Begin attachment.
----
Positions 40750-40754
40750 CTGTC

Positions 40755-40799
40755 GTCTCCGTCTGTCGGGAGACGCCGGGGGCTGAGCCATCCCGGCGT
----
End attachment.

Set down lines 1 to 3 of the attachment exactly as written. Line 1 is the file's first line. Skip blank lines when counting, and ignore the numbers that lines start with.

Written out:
Positions 40750-40754
40750 CTGTC

Positions 40755-40799